Tuesday, September 06, 2005

Photographs from the Records of the National Woman's Party

Women of Protest

An online exhibit to mark the 85th anniversary of women's suffrage in the US.

Sunday, September 04, 2005

America on the Move

Introduction to the Smithsonian's Cycle Collection

An online exhibit, covering the early development of the bicycle to the 1960s.

Thursday, July 21, 2005

Arts and Letters Daily

Arts and Letter Daily is a great compilation of articles, essays and reviews.

Some highlights to tempt you:

A couple other interesting websites that compile news information:

  • 10X10 - "Every hour, 10x10 collects the 100 words and pictures that matter most on a global scale, and presents them as a single image, taken to encapsulate that moment in time. Over the course of days, months, and years, 10x10 leaves a trail of these hourly statements which, stitched together side by side, form a continuous patchwork tapestry of human life."
  • Today's Front Pages - Front pages from 45 countries presented alphabetically

Monday, June 06, 2005

Another LII Miscellany!

Thursday, June 02, 2005


My new favorite online magazine, Invention and Technology, this edition featuring a former advisor (issue also contains articles on artificial turf and microwave ovens):

The Academic Grind: MIT once had a laboratory to test coffee

"Preserving food with radiation sounds very space-age, but in fact it was discovered before the first airplane flew. In 1898 Samuel Prescott, a professor of biology at MIT, subjected various foodstuffs to gamma rays and found that spoilage was greatly retarded. In another early triumph, he used bacteriology to extend the shelf life of canned goods. Prescott went on to become MIT’s dean of science, and in that role he continued his career-long goal of applying scientific methods to the improvement of everyday life.

As another article in the October 2004 Technology & Culture [Available through Project Muse and Proquest] explains, sometimes this quest took the form of scientifically determining how to make the perfect cup of coffee. Larry Owens, of the University of Massachusetts, writes that in 1920, with a $40,000 grant from an industry group, Prescott established MIT’s Coffee Research Laboratory to evaluate the product’s safety and find the most effective ways of brewing it. Lab workers fed rabbits enormous quantities of coffee and found their health unimpaired, though it must have made them even jumpier than usual. They also brewed coffee with a variety of techniques and had tasters evaluate the results. For the record, MIT’s researchers found that the drip method works best, preferably in a glass or ceramic pot; the water should be just below boiling; and the coffee should be freshly ground.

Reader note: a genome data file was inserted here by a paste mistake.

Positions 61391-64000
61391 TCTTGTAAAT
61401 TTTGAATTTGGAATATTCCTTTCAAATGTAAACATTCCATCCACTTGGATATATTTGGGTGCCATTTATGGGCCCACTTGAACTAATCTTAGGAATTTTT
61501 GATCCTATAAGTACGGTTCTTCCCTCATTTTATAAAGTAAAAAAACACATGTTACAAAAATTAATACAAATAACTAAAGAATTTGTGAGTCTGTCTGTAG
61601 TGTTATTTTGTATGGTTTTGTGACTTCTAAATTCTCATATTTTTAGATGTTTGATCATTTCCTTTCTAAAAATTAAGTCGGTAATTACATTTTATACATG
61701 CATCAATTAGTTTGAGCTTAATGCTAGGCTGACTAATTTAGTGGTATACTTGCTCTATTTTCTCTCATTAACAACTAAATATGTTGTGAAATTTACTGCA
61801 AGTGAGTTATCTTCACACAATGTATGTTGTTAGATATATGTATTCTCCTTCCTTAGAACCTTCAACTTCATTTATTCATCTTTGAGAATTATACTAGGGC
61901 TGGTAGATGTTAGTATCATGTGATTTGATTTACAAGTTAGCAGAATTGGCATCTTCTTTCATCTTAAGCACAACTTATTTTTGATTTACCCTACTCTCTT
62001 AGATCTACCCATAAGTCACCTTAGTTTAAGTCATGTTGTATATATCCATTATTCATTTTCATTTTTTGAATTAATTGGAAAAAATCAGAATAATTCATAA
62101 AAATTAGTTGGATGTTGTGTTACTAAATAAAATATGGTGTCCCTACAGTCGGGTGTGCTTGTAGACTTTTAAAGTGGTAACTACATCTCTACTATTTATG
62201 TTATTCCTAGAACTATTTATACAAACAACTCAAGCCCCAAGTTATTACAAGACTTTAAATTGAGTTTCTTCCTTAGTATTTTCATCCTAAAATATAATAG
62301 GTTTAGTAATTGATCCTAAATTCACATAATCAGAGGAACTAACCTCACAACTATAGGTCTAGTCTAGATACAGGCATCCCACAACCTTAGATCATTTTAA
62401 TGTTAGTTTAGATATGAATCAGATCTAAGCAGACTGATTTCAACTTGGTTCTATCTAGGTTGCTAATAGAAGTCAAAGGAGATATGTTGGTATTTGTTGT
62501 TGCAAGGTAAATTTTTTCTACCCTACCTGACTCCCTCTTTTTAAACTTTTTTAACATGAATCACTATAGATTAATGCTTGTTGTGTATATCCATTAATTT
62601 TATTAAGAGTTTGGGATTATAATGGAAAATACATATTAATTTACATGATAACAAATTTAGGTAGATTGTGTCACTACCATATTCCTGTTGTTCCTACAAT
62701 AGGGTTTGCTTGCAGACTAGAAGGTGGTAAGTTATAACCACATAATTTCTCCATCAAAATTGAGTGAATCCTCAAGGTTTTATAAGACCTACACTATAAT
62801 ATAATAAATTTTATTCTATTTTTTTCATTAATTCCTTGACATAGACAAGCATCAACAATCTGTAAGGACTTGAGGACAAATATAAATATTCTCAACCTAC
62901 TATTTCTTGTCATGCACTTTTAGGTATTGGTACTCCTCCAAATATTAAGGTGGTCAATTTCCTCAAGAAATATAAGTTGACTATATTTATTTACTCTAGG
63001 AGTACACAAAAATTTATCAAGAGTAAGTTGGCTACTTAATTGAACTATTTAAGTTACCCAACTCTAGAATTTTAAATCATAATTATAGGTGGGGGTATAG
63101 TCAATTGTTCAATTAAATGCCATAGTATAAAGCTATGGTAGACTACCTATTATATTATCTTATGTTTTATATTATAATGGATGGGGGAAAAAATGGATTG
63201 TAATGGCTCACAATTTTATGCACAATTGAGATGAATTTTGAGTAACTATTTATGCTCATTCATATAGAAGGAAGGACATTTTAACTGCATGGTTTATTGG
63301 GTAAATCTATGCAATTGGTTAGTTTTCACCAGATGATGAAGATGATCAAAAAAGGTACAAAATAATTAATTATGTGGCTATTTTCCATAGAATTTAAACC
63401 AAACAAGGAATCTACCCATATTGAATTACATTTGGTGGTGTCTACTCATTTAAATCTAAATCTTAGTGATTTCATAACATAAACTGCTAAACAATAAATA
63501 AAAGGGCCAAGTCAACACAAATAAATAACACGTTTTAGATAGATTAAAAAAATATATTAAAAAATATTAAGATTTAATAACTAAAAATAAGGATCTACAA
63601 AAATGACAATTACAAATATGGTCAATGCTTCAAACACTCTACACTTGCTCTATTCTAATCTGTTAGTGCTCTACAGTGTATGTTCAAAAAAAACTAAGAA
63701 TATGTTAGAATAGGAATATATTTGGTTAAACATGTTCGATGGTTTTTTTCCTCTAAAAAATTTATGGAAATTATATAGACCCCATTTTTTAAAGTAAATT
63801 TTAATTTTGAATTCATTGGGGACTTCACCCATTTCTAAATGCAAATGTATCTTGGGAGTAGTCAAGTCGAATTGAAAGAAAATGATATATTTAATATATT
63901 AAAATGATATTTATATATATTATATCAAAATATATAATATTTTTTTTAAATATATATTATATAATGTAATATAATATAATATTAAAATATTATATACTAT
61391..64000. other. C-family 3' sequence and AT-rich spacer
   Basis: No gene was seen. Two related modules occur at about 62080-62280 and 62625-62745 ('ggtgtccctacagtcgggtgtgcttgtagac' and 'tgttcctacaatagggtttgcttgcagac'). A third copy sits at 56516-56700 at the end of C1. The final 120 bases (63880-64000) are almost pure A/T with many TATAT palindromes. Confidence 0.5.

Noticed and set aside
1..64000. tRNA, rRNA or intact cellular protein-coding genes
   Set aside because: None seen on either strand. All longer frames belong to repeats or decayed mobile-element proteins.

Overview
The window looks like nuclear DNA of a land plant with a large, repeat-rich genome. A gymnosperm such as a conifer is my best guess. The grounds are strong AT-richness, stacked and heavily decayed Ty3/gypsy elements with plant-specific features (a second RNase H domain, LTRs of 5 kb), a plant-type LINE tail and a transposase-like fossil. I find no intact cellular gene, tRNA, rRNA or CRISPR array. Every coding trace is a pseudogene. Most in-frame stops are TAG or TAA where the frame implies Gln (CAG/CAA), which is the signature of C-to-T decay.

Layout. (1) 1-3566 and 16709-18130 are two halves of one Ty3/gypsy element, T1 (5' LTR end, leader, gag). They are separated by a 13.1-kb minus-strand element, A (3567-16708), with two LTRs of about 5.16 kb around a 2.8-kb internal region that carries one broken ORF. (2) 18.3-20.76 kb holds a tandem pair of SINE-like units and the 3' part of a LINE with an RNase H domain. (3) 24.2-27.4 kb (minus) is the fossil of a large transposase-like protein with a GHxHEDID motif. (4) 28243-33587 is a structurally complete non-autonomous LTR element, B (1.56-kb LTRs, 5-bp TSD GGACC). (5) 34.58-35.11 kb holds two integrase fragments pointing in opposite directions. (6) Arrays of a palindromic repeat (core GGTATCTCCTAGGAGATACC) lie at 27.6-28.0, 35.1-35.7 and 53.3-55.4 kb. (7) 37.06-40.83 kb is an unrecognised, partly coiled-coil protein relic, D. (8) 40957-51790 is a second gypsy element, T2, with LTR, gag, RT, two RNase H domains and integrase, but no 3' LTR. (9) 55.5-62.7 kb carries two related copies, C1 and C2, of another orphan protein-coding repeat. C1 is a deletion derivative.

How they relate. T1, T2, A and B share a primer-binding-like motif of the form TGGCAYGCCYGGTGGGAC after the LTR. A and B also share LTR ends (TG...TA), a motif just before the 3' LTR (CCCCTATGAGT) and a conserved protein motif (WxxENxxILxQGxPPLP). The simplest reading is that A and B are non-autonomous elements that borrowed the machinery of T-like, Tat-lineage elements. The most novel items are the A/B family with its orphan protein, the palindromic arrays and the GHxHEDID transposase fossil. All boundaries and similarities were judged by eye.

Under Prescott’s guidance, MIT continued its leading role in “sanitary science,” usually with a bit more microscope work involved, until his retirement in 1942. By then most of MIT’s biologists had come to consider the field an anachronism, and it was soon shunted off to a separate department.

The episode shows how much science changed between the turn of the century and World War II. In Prescott’s youth it had been entirely reasonable for an MIT professor of biology to spend his time perfecting candy and bananas and searching for “growth-producing rays” that would (as he predicted) “bring forth cows the size of brontosauri.” But by the end of his career the frontiers of biology had advanced far beyond the dinner table. Nowadays, developing the perfect cup of coffee is considered a job for a corporate laboratory, though MIT students do carry on Prescott’s tradition by researching coffee and other stimulants on an independent-study basis."

Tuesday, May 24, 2005

Links Miscellany

Friday, May 13, 2005

LII Miscellany